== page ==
A smattering of hires and a whiff of scandal rounded off a mixed year for financial services and investment banking jobs as the top two executives at Fannie Mae were ousted after the government-backed mortgage giant was found guilty of violating accounting rules by the SEC. We look back at the year that was 2004.
Last week, Fannie Mae's Franklin Raines, the 55-year-old chairman and chief executive, said in a statement he would retire. Timothy Howard, vice chairman and chief financial officer, has resigned. Daniel Mudd, formerly vice chairman and chief operating officer has been appointed as interim chief executive and Robert Levin, who previously served as an executive vice president, takes over as interim chief financial officer.
Fannie Mae is still under investigation by the Securities and Exchange Commission. The Department of Justice is conducting a criminal investigation.
Other yuletide moves
On the plus side, Credit Suisse First Boston, which announced a wholesale restructuring across its business groups two weeks ago, named 142 new managing directors, 78 of them in the Americas, 45 in Europe and 19 in Asia.
CSFB promoted Jonathan Baliff, an advisor in the global energy group, and Roger Reynolds, a research analyst covering utilities. Other appointments include Manny Santayana, responsible for algorithmic trading strategies; Rod Dubitsky, an ABS/real estate fixed income analyst; Tim Opler, in healthcare banking; Sean Grady, in equity derivatives; Matthew Tuck, in par loan sales/sourcing; Alex Dubitsky, in the emerging market structured insurance group; and Amy Grossman, in client advisory in San Francisco.
In other moves, BrownCo, JP Morgan Invest's online brokerage, named Richard Hart as vice president and director of operations. He was formerly with Penson Financial Services in Dallas, Texas.
Harris Nesbitt, the U.S. investment banking arm of BMO Financial Group, hired James Love as a managing director in its healthcare group where he will be responsible for strengthening the firm's advisory practice. Love was previously with MTS Health Partners in New York.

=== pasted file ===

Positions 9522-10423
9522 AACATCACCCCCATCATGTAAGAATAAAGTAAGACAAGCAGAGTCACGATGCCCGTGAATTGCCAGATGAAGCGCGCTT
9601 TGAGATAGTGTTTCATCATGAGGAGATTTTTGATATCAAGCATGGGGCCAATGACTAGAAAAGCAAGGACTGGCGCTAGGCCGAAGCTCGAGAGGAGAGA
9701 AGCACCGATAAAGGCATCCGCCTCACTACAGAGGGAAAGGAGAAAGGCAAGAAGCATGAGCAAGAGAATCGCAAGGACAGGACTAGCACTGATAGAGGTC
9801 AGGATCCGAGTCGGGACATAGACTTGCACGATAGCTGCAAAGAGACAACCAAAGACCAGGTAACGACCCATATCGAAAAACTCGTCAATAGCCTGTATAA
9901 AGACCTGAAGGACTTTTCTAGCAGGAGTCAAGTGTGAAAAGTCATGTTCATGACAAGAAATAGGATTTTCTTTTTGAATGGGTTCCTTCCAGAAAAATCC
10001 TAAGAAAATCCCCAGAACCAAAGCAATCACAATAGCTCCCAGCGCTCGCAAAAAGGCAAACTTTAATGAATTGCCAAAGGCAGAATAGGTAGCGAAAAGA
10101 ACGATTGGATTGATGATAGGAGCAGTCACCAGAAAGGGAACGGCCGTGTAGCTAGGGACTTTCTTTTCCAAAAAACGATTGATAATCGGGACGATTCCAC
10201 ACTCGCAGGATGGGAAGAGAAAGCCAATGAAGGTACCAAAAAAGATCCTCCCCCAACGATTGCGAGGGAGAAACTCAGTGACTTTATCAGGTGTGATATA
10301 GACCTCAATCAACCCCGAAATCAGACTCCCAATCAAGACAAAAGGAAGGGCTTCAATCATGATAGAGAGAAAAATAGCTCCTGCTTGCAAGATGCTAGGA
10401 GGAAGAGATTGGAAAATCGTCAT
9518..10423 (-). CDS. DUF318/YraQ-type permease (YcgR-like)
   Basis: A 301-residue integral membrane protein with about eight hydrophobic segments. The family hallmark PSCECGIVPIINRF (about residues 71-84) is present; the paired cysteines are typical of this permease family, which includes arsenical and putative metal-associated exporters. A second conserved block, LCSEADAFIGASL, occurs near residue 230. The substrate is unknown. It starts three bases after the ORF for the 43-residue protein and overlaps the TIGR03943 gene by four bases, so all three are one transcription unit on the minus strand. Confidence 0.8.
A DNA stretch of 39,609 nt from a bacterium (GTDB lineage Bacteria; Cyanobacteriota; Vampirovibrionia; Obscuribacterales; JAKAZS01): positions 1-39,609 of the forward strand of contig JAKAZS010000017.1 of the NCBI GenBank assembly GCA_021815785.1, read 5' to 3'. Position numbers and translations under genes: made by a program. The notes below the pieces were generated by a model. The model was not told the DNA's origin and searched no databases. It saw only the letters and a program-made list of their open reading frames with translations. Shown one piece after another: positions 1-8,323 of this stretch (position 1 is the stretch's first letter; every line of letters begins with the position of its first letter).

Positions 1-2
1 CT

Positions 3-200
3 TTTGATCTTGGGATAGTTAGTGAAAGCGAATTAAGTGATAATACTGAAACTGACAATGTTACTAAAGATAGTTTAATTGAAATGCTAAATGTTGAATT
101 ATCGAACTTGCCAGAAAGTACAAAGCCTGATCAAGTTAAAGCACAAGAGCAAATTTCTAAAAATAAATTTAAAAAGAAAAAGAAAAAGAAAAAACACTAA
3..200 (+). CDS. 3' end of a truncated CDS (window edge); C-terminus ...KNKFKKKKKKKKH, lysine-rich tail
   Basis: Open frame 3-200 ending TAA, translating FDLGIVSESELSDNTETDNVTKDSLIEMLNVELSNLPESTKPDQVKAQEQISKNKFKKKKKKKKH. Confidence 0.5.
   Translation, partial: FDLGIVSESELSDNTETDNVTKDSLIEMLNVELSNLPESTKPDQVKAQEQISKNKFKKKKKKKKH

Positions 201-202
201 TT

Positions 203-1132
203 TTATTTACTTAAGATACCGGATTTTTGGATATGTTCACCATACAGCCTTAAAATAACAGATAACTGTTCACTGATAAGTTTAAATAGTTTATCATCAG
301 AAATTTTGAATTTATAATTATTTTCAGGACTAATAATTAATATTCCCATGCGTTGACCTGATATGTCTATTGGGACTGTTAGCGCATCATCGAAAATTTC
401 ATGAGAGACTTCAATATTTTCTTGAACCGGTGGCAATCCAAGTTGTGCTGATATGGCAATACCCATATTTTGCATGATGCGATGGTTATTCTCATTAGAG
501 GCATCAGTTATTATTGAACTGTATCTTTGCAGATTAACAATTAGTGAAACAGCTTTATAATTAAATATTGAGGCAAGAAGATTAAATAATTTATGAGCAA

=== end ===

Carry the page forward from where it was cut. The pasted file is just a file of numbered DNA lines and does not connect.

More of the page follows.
The year in review
Looking back over 2004, the best you could say about it is that it was better than 2003. Relatively hot sectors included asset management and hedge funds, which saw a good level of hiring throughout the year and salaries up 15-20%. Compliance, too, received a boost as firms sought to tighten up procedures in the wake of various scandals and investigations.
European banks were among the biggest hirers throughout the year, led by Barclays Capital, BNP Paribas and Deutsche Bank - although other European institutions, including Dresdner Kleinwort Wasserstein, Commerzbank, ABN Amro and Credit Suisse Group retrenched at year end in Europe, with some cary over in U.S. hiring.
HSBC was also in hiring mode, starting the year by growing its U.S. debt finance operations and continuing with a move into mortgage-backed securities in the summer.
Equities, meanwhile, were not so hot. The year started with Goldman Sachs and Merrill Lynch laying off 50 and 20 equities staff, respectively. As 2004 wound on there was some hiring here and there, but the recovery was modest.
It was a good year for... asset management jobs
The fund management sector experienced the best employment market for five years, according to recruitment firm Russell Reynolds.
Particularly buoyant areas included portfolio management in European and emerging market debt and fixed income hedge funds as well as alternative investments. The hot product for 2004 was structured credit, with some international organisations leveraging their experience in the U.S. market as a way to jump start their fixed income business.
The New York Stock Exchange added more than 60 people to its compliance department over the course of the year in a bid to convince the Securities and Exchange Commission that self-regulation can work. Governance was also a hot area in both asset management and investment banking - and can be expected to be strong in the insurance sector next year, following investigations by New York State Attorney General Elliot Spitzer.